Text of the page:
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So, you want to publish a workbook?

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If you had a great idea for a workbook and the information to make it happen, would you go ahead and publish one?

As a Creative Mentor, I get to witness the development of the most beautiful projects and ventures. There’s something magical about seeing someone’s eyes sparkle when they talk about an idea, share their progress, and finally reach their goal. Even more so when I know they have planned and worked hard for it.

Recently I published a workbook and advised some of my mentoring clients to think about doing the same. They offer services to the public in the form of sessions, workshops and programmes, so it makes sense to me to put some of that expertise in a workbook that people can purchase too.

You only need to create it once and self-publishing via KDP is easy – also means you don’t need loads of money or a publishing contract to get started. What do you need?

Tips for writing a workbook

Congratulations to Karen Preen, aka @deadliftsandredlips, for publishing her first workbook!
  • A strong and clear vision

You have to know exactly the kind of experience you want your followers to have when they go through your workbook. You have to think about what you’d like to teach and what you want your followers to do. Also, think about where it sits within your expertise and your brand. Ask yourself, “does this make sense?”

If you already have a programme or a workshop, think of the workbook as an extension of that. The workbook is all about them working independently with some guidance provided by you. So, what do you need to provide that.

Pro tip: Don’t aim to cover 1937346 topics in one workbook. Focus on one aspect of your work or theme, pick an angle and develop the workbook around that.

Have an audience ready

If you’re already developing your personal or business brand on social media, you already have an audience waiting for you to release this workbook.

If people are booking your sessions and workshops, are signing up to your programmes, engaging in your IG lives, comment on and share your social media posts, then they are ready for this workbook.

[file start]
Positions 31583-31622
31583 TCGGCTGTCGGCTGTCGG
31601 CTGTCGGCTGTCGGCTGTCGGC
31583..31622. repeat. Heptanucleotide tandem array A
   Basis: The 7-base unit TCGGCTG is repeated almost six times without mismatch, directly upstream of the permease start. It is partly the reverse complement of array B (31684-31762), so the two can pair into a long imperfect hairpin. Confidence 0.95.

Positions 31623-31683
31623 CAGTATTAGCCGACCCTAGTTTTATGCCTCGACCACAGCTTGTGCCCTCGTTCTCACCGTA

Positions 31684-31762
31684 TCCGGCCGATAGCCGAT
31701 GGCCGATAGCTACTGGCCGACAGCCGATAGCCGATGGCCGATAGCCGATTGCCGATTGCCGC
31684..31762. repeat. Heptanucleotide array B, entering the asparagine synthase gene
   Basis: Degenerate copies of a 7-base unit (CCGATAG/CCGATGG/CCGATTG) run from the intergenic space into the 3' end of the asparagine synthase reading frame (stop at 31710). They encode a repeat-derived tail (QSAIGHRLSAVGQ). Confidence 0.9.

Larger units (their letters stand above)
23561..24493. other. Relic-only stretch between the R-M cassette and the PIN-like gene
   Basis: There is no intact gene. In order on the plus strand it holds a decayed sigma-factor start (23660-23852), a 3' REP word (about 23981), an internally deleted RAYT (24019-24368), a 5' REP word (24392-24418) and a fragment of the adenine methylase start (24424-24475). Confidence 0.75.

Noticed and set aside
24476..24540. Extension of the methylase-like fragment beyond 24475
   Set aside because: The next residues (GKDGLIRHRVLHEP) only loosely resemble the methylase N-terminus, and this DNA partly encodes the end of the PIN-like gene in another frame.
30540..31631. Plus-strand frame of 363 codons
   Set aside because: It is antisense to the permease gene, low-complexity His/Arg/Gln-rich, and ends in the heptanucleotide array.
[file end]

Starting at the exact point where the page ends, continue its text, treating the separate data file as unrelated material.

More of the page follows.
You don’t have to have 10k followers on IG before you launch anything. An engaged audience is the best kind of audience, no matter what the size. If they like you and what you do, they will also like your workbook.

Established brand voice

Some of my most recent mentoring clients are business owners with a decent amount of social media activity. They use social media to market their work and reach new people. So, they are constantly creating content for it.

If this is also you and you’re thinking of developing a workbook, it is essential that you maintain your style of writing in it. Don’t adopt a completely different tone or style for the workbook compared to how you write your captions on Instagram – it will only serve to alienate your existing followers.

Don’t get it into your head that you have to write like Mr William Shakespeare either – unless that is how you usually communicate with your followers.

I’ve got a degree in creative and professional writing so it is easy for me to say “write authentically”, I get it. But if you write social media captions and newsletters to your followers and subscribers regularly, you are likely already doing a great job of writing in your own voice.

So, apply that to the workbook so the reader gets a sense of you that is consistent with your overall brand.

Look for resources to help you

There’s a lot we can achieve by ourselves, but we can do so much more with the right support.

There are a ton of online resources out there that will support you in developing your workbook idea. You only have to type “workbook kdp” in YouTube to get a selection of videos.

You could also test the idea out using a survey and ask your followers to share their thoughts. Then you can use that to create a workbook that you know will speak to their needs.

Talk through your ideas with someone who has experience, can offer practical advice, and believes in you. Highly recommended.

Set aside time and commit to making it happen

It’s one thing wanting to have a workbook, but you also need to make time for it.

So, be realistic. Carve out time in your schedule to plan, draft, and refine it. It doesn’t need to happen all on one day, or even in the same month. Be realistic with the demands of your everyday life and set aside time you can commit to.

You might opt for a Sunday morning while your family is still asleep. Or maybe 15 minutes of your lunch break everyday because that’s when you have the most ideas. Do what works for you, but be consistent.

We all have great ideas, let’s be honest. But it’s up to the individual to put enough energy and time into it to make it a reality.

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